Almost the same situation exists in the Argentine, where the principal exports are corn and hides. There is almost a complete suspension in the wool, hide and leather trade. It is almost impossible to buy or sell. I have as a client in Chicago a large firm engaged in the wool business. Let me tell you this instance to illustrate the peculiar mental attitude or psychology in the wool trade at present. Wool is quoted here and in Boston, which is the principal market, as unsalable—and it is unsalable. If you have any wool you will find that you cannot sell it, because nobody will make a bid for it. This Chicago client, however, conceived the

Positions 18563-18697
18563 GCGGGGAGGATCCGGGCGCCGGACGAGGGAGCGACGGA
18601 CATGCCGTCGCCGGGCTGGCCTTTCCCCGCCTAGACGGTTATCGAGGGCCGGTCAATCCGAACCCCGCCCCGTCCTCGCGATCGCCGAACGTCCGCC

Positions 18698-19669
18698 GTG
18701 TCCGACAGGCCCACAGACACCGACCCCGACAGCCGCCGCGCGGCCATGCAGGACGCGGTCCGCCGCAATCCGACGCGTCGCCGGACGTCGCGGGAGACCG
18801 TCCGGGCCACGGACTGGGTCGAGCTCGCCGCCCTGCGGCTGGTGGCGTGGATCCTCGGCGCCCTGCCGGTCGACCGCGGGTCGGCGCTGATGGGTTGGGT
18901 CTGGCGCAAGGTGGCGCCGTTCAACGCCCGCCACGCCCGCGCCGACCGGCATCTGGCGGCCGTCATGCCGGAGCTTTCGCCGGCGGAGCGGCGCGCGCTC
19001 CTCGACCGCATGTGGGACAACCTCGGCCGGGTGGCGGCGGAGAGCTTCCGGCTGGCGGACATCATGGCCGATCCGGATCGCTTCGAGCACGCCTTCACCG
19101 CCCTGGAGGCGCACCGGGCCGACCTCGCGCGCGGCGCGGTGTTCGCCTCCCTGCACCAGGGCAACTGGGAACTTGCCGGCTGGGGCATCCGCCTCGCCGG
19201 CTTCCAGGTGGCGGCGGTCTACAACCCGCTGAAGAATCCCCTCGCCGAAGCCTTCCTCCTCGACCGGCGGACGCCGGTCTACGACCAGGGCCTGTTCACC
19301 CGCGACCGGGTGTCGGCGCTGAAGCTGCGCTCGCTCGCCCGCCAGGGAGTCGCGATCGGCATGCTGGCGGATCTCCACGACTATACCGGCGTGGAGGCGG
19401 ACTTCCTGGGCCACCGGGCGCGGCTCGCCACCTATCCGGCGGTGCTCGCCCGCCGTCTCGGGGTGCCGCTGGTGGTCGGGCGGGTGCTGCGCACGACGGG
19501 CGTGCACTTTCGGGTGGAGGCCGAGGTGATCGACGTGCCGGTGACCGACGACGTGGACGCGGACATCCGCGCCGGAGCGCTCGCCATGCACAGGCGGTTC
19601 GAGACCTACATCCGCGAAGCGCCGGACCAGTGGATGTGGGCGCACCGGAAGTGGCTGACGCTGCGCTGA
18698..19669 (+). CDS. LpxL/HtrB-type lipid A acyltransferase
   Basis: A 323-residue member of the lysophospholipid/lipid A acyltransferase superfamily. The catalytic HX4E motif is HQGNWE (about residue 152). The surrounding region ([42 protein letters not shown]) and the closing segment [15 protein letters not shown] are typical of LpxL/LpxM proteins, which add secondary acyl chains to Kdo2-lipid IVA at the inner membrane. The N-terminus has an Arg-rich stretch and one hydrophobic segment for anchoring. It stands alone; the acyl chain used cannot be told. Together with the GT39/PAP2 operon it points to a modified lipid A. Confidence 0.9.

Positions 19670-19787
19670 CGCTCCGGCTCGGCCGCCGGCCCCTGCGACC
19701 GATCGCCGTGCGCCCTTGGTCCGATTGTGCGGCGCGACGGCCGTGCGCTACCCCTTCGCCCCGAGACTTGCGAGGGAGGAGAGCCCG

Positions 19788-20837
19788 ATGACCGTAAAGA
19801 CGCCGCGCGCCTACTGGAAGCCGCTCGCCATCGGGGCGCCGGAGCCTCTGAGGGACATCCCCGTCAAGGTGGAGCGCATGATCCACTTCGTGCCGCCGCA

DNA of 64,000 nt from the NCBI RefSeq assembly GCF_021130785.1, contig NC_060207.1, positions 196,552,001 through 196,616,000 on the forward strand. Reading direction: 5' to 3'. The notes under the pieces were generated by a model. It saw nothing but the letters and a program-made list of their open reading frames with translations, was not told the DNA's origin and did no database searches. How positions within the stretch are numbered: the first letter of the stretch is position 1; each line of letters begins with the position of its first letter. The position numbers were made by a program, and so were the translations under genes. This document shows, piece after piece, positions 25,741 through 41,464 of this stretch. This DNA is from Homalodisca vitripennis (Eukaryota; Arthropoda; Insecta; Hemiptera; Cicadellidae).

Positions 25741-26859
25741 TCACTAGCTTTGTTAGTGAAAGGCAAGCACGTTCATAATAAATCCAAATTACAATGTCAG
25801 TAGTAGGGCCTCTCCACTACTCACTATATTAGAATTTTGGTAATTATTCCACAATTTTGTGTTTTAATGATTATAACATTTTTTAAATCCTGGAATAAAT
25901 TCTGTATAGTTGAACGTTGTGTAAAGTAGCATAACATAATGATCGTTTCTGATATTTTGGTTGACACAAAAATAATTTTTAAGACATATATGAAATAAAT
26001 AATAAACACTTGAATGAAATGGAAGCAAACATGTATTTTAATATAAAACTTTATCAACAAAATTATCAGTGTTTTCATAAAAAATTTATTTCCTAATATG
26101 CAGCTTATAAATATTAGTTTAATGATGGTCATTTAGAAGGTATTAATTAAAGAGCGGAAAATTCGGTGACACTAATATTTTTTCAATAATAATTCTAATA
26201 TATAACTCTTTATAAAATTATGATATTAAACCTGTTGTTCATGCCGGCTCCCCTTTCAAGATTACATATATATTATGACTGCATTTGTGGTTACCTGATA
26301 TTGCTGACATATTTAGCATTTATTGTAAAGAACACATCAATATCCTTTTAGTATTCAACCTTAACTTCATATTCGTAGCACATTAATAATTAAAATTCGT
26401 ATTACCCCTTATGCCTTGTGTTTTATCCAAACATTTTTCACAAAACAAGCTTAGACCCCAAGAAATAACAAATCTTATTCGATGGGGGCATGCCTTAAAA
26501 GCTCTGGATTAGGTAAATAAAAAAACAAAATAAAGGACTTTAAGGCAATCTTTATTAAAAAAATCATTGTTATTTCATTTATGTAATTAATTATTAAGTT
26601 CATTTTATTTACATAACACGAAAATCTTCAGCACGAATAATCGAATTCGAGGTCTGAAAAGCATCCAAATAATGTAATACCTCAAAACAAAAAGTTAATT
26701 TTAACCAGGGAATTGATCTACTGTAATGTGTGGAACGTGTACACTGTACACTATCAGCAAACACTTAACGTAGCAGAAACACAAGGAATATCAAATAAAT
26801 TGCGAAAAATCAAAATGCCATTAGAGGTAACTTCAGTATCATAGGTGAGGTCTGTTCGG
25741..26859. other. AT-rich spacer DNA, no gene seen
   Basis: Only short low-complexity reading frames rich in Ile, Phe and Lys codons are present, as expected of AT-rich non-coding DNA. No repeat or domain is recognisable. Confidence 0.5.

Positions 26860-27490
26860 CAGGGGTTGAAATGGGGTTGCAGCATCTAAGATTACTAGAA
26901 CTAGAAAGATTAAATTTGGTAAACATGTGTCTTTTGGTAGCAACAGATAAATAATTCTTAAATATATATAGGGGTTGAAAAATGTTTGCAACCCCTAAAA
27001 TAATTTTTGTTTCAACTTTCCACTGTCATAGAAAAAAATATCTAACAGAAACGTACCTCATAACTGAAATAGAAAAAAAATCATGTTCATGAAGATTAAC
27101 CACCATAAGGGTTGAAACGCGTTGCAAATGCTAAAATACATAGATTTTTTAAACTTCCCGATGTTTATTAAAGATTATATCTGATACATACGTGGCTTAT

idea of buying some cheap wool. He had read that the Montana sheep-growers and clippers had had a splendid clip this year. Therefore he came to see me about a month ago with two of his buyers and I equipped him with a letter of credit for $100,000 and sent them off to Montana to buy wool. These men spent thirty days in Montana; they offered good American gold dollars to every farmer they met, but they could not buy a pound of wool. They would ask the farmer why, and the farmer would reply: "You don't offer enough.” My client said that his answer to that was: “What is this wool quoted at in Boston today?" Now Boston, as I told you a moment ago, is the only real wool market in this country. The farmer would say, "Six cents." "Well, I will give you eight cents a pound in Montana for your wool.” The buyer and seller could not get together. There was a practical impasse, a suspension in the wool trade. Prices have declined so low that the sellers think if they sell now they are giving the commodity away; and while some of the buyers would buy, many of them are afraid the price will go even lower.